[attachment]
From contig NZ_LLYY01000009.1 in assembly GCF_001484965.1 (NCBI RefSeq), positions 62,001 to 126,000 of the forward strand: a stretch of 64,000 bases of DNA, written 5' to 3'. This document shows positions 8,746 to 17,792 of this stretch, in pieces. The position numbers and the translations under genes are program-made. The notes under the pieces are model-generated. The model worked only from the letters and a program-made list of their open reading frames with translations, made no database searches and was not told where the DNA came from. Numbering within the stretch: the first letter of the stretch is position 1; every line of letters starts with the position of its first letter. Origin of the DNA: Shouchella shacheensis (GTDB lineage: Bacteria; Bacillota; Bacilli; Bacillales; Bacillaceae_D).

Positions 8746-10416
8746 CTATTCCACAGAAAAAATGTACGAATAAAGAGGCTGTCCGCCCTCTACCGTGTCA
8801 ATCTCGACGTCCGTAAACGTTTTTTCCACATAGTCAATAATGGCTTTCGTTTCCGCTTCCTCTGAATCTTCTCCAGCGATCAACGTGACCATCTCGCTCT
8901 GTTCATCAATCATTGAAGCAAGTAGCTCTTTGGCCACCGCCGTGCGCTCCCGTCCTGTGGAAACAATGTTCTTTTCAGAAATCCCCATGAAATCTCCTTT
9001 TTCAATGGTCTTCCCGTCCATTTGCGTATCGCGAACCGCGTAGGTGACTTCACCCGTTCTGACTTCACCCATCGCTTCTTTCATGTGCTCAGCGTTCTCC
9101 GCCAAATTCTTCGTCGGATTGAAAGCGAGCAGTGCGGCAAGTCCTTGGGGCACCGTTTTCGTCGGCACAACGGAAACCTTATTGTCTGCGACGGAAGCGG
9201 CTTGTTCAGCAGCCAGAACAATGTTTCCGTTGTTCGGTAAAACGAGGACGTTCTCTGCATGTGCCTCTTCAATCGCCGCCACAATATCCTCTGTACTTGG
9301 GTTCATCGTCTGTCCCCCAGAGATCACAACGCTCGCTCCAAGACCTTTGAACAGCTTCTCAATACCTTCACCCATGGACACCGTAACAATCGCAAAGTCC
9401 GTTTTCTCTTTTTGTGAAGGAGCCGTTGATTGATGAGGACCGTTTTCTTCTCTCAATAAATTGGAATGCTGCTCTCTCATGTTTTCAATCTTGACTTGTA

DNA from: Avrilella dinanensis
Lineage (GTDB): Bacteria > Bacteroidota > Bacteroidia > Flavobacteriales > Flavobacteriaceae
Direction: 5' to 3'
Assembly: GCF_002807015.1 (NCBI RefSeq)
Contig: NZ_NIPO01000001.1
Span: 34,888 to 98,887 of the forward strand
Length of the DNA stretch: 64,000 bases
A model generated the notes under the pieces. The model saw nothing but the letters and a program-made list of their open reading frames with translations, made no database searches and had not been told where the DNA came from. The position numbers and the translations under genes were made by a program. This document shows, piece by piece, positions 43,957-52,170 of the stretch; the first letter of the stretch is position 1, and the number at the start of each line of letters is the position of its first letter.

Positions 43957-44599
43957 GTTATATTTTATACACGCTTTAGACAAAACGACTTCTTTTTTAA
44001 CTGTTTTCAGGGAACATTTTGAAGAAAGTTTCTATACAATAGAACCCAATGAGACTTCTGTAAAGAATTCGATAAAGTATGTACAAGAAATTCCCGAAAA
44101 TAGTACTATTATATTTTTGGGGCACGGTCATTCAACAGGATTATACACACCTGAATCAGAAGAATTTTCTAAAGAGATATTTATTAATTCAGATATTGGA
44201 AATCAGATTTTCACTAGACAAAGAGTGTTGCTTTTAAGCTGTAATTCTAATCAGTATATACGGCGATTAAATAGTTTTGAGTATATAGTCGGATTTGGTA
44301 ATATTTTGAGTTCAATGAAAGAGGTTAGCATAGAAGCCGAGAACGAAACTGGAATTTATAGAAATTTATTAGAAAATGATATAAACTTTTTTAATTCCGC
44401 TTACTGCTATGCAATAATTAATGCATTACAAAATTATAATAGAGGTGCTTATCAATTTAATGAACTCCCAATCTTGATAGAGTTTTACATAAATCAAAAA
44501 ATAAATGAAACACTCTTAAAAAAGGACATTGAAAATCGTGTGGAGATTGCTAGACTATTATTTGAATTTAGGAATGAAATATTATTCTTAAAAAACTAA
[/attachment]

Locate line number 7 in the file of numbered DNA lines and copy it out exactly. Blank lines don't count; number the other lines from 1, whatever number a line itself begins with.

9101 GCCAAATTCTTCGTCGGATTGAAAGCGAGCAGTGCGGCAAGTCCTTGGGGCACCGTTTTCGTCGGCACAACGGAAACCTTATTGTCTGCGACGGAAGCGG